2. “My New Year’s resolution from last year was to read a book a month. I spend nearly 90% of my day either looking at my phone or computer, and I deeply craved time to myself, to sit down and do something totally offline. I’m super proud to say that this year I have read with renewed fervor, and finished the following books: Irresistible, Earthsea, Conversations With Friends, Smoke Gets in Your Eyes, Normal People, Maybe You Should Talk to Someone, The Overstory, Traveling Mercies, Stay Sexy & Don’t Get Murdered, and Springtime in a Broken Mirror. Still have to squeeze in two more before the end of the year, but I can do this!” – Lauren, Designer & Co-Founder

3. “One of my goals this year was to figure out how to combine finances with my partner as we prepared to get married. Since we’d already lived together for a long time, we had a lot of systems that worked, but were becoming borderline-comical in the context of a marriage. If someone were to audit us they’d think we were platonic roommates (for instance, he paid all apartment-related bills and I just Venmo’d him for half of the cost). There were many reasons we hadn’t yet opened a joint checking account, but one was purely tactical — we both wanted to use airline-linked credit cards for the bulk of our expenses, but couldn’t think of how we’d pay off those cards from a shared account without completely combining finances, which we weren’t ready to do. What drove us to finally open one was the simple fact that a few months before our wedding, a relative gave us a check made out to both of our names. Ultimately, we decided to contribute half of our incomes each month to this shared account and use it for all shared expenses. The other half would go to our respective retirement and savings accounts, and whatever ‘personal’ expenses we have. It’s working well for now, but we consider our financial planning a WIP and something we’ll surely revisit and refine many times!” – Annie, COO & Publisher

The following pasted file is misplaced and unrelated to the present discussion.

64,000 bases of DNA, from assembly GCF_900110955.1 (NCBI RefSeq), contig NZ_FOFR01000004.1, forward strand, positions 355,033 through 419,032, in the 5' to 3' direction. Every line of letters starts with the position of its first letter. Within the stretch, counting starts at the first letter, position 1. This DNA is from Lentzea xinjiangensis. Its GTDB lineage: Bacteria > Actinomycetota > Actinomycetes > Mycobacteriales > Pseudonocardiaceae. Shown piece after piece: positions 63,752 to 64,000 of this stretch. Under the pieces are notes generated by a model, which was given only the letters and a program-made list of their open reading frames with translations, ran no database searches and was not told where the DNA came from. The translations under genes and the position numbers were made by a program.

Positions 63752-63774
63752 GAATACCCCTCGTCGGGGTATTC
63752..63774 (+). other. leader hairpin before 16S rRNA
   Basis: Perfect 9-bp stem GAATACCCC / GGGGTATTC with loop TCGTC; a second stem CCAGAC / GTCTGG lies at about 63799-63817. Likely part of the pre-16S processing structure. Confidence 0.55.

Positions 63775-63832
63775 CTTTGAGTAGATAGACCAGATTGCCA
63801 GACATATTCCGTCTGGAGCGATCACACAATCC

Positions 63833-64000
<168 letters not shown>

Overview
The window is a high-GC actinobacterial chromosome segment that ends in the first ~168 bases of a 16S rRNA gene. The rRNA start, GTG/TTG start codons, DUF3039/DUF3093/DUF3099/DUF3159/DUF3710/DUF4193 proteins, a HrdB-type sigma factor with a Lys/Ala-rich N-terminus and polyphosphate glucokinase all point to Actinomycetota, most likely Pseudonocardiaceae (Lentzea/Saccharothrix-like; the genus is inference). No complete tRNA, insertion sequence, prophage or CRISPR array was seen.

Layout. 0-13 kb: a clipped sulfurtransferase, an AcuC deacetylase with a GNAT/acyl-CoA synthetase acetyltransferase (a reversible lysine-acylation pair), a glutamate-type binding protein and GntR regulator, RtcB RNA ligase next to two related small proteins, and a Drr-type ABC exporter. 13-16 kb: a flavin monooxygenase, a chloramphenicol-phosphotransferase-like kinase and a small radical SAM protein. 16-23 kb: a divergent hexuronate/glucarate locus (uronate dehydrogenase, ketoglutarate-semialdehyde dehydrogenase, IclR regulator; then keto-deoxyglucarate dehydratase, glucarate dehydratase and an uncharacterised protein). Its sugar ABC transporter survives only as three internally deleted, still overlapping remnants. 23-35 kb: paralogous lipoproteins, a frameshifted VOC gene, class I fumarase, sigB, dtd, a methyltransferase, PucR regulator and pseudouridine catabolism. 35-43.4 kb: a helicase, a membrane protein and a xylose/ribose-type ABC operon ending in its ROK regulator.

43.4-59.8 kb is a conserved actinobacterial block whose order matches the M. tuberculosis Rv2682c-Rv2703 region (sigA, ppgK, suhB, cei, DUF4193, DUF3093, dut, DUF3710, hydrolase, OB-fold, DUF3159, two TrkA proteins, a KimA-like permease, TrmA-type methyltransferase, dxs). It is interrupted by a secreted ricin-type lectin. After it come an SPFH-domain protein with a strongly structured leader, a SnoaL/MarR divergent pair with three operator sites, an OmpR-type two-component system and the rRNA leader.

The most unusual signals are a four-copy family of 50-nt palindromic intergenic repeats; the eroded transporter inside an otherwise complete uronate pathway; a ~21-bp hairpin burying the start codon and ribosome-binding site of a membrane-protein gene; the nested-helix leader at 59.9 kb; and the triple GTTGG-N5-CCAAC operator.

Pro tip: Combining finances is one of the biggest challenges couples face. One of the best steps you can take is to talk to an M&T representative to help you explore your options together, so you can collaborate on your finances with purpose and ease.

4. “So if I’m being honest, I am NOT a New Year’s Resolution person. I try to find things I am interested in pursuing or trying out throughout the year so that I don’t have the calendar pressure that has made me fail at New Year’s Resolutions in the past. One thing I did do this year, though, which was on my to-do list for probably six months before I did it, was open two new savings accounts. One for vacations/travel and another for miscellaneous items. In the past, I have only had an emergency savings account that sort of became my generic savings account with no real purpose, and then everything else sat in my checking account. I feel a lot less stressed and more organized with my money separated and labeled for specific purposes now and I honestly feel like more of an adult with a plan.” – Rachel, Social Media Manager

Pro tip: Take the stress out of saving with an M&T Relationship Savings account*. Set up automatic transfers from an M&T Checking to save for vacation, a new car, or simply to build an emergency fund. 

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To learn more about how M&T can help you reach your savings goals, visit a branch near you.

© 2019 M&T Bank. Member FDIC.

Disclosures:

This article is for informational purposes only. It is not designed or intended to provide financial, tax, legal, investment, accounting, or other professional advice since such advice always requires consideration of individual circumstances. Please consult with the professionals of your choice to discuss your situation.